Less parts are easier to move, less mas/weight/friction etc...

I think the train example is bad as well. Look at the 'Mag-lift'. Is it pushed or pulled?

By the way trains have been designed to be pulled every since they have been made. Not until the build of the diesel locomotive have they been made to push, and there is normally a engine in the front when that is going on.

There are to many varying factors to say one way or another. One way can be made to work easier then the other when it comes to a ball valve. :D
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Unread postAuthor: boyntonstu » Wed May 12, 2010 11:09 am

jrrdw wrote:
By the way trains have been designed to be pulled every since they have been made.


With all that wood smoke, one would have imagined pushing instead.
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Unread postAuthor: jrrdw » Wed May 12, 2010 11:23 am

boyntonstu wrote:
jrrdw wrote:
By the way trains have been designed to be pulled every since they have been made.


With all that wood smoke, one would have imagined pushing instead.


It's up top out of sight unless looked for, not a concern until environmental conciseness took hold...
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Unread postAuthor: Technician1002 » Wed May 12, 2010 11:42 am

The reason trains are pulled has to deal with wheel alignment. Pushing a train make the train zig zag on the track as far as the rails permit. Pulling the train pulls all the wheels in line. It also puts the engineer where they can see things ahead.

Back on subject with another example.. Golf. Place the club right behind the ball and swing, vs swing and hit the ball. Which shot with the same force of arm power gives better distance and faster acceleration of the ball?

Same applies to a spring loaded mass with speed before reaching the valve. It starts to open later as you have to wait for it to make contact, but after contact, the valve speed in getting open is faster.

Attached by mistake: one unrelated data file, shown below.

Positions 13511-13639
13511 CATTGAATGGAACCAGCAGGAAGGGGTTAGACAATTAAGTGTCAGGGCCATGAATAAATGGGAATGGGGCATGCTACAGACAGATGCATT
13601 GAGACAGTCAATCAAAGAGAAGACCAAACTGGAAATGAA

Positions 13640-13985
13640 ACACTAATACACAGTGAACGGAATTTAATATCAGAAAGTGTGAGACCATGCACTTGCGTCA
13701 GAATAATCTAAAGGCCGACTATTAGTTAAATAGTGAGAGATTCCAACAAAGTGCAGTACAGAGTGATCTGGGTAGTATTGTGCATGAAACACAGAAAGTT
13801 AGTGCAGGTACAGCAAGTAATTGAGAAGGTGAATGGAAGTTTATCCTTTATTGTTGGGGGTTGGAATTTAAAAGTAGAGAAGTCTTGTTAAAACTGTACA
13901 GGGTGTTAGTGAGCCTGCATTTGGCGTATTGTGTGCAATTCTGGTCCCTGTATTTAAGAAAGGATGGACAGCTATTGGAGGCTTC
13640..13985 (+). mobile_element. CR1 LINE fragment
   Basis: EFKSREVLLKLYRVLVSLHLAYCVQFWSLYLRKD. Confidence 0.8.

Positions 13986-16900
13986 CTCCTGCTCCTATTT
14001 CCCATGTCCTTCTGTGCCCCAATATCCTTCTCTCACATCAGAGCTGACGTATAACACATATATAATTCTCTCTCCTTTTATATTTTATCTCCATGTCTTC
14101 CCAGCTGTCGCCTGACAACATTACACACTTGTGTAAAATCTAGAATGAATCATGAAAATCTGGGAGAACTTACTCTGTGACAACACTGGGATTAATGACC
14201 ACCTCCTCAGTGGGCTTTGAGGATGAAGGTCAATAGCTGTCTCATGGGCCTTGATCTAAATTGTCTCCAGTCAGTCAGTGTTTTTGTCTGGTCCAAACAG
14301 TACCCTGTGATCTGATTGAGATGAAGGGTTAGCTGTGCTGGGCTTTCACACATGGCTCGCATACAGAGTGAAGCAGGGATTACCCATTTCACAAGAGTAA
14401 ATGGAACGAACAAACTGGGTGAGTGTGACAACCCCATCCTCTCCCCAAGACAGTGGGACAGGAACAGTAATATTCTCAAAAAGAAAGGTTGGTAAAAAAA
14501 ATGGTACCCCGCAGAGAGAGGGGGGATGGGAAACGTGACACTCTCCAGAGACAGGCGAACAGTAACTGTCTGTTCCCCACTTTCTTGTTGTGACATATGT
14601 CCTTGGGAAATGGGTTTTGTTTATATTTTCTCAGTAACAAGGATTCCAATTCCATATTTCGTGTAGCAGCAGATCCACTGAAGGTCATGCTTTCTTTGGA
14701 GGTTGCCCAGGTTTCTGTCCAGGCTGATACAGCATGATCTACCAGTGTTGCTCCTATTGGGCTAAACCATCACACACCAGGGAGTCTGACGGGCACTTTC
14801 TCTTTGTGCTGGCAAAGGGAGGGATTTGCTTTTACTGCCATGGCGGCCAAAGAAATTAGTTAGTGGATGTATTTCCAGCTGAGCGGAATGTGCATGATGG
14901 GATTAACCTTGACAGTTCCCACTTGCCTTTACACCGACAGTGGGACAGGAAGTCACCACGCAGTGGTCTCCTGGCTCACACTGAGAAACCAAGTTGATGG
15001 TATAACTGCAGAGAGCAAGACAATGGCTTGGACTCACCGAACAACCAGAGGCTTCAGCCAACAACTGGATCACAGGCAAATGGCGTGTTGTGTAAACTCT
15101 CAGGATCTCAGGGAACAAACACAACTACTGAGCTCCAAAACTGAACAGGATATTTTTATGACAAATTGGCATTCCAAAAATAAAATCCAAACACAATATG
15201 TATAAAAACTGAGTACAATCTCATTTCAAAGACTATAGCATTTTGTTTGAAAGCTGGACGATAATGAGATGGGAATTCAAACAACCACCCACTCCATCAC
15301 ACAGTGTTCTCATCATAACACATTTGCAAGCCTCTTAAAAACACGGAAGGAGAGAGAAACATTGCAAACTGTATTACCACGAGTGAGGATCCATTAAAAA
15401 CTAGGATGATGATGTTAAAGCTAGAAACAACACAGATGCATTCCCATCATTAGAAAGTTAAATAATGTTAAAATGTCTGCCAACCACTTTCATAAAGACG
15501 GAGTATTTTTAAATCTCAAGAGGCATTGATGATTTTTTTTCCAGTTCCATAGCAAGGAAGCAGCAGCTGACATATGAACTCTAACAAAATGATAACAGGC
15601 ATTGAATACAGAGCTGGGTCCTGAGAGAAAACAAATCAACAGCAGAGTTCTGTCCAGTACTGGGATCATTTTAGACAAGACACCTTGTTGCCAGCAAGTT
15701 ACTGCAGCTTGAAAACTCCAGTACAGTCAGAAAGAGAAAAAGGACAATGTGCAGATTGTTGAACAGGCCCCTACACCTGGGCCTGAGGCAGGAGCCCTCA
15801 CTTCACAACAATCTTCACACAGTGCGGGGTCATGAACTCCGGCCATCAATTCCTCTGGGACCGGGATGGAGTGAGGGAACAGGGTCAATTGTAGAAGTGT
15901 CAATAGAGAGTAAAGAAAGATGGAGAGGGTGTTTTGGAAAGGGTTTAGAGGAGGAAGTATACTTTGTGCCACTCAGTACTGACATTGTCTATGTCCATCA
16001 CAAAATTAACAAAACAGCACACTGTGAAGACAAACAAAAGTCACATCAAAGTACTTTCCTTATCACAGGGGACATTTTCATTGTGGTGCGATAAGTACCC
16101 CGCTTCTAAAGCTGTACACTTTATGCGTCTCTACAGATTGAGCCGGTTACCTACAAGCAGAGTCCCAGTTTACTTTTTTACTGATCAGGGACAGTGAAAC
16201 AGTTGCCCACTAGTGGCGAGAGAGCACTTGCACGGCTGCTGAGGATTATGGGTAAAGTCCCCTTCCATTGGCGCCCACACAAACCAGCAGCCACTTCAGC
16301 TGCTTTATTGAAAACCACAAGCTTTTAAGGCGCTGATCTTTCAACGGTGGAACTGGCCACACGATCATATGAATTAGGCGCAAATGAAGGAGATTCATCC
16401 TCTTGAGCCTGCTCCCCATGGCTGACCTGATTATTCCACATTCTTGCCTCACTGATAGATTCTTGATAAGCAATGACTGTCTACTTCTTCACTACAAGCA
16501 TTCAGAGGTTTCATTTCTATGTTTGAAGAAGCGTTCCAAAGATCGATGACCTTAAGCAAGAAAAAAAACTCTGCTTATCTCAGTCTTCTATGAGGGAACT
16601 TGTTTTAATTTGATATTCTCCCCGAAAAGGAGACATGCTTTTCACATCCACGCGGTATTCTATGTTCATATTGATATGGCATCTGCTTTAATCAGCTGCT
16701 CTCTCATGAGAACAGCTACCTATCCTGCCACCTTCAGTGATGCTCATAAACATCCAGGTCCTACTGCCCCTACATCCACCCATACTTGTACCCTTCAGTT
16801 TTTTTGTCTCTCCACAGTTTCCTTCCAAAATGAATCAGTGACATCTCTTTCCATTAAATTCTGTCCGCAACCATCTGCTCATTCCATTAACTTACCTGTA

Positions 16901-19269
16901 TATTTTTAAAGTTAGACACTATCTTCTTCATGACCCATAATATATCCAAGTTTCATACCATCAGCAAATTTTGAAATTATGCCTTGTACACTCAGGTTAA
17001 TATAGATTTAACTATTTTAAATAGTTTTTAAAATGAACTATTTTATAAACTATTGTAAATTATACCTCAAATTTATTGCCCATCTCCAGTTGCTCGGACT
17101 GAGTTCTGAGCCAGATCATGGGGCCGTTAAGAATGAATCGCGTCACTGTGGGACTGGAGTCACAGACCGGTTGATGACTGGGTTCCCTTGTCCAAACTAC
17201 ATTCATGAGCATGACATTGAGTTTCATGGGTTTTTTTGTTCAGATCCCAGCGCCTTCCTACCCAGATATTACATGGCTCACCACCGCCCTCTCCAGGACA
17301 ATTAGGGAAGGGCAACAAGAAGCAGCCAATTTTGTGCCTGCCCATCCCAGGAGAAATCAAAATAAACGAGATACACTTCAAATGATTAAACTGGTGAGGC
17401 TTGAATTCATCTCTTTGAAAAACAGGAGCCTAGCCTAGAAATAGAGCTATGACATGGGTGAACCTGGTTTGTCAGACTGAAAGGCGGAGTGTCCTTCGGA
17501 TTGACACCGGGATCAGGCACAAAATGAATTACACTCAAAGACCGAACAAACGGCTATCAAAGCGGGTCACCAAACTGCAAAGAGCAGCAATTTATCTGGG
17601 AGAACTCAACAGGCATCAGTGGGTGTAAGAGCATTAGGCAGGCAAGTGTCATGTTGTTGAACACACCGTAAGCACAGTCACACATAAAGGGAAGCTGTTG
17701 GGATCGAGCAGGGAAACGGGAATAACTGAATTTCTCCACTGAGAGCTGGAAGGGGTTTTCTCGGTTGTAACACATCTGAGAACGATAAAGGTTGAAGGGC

Again, this is used to eliminate slow startup of my valve. The golf ball, rod and hand picks up speed before contact with the valve piston is made. After contact the piston picks up speed rapidly from being struck.
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QDV sliding hammer opens the valve.
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Unread postAuthor: boyntonstu » Wed May 12, 2010 12:11 pm

Technician1002 wrote:The reason trains are pulled has to deal with wheel alignment. Pushing a train make the train zig zag on the track as far as the rails permit. Pulling the train pulls all the wheels in line. It also puts the engineer where they can see things ahead.



Ships are propelled from the rear screws with lookouts up front.

A string to the rear and a bell would perhaps keep the wood engine engineer RR alive (forgetting Mr. Zig and Mrs. Zag).

Thanks for explaining wheel alignment and zig zag.

Using my rill press I was able to reduce the force from 10 pounds to 2 pounds measure at the same torque position.

In addition, the ball valve is closed at about 80 degrees without leaking.

If I can equal or surpass my Trom-Boyn piston valve performance with the crossbow design, it would be a very easy to build and inexpensive rifle.

A slap shot is something to consider.
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Unread postAuthor: jrrdw » Wed May 12, 2010 12:27 pm

A slap shot is something to consider.


Have you thought about damage from getting hit over and over? Will the force of a 'slap shot' drive the lever to the end of it's travel?
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Unread postAuthor: POLAND_SPUD » Wed May 12, 2010 1:12 pm

let's start off by stating that ball valves suck... linear movement is much better than rotations as far as opening speed is concerned, force needed and complexity

the only reason why people use ball valves is becasue they are cheap and inexpensive....

you'll get better performance with the QDV valve... and yeah you can use a springloaded hammer to actuate it too
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Last edited by POLAND_SPUD on Wed May 12, 2010 2:05 pm, edited 1 time in total.
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Unread postAuthor: Demon » Wed May 12, 2010 1:39 pm

I always wondered if the way that the ball valve opens and the air flows has any influence on the accuracy

Compared to my piston cannon, my spudgun with a ball valve made the potato curve 80 % of the time in a random direction with the same barrel
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Unread postAuthor: Gun Freak » Wed May 12, 2010 3:49 pm

There is a design in boat motors that uses a propellor under the bow and pulls the boat along, supposedly being more efficient.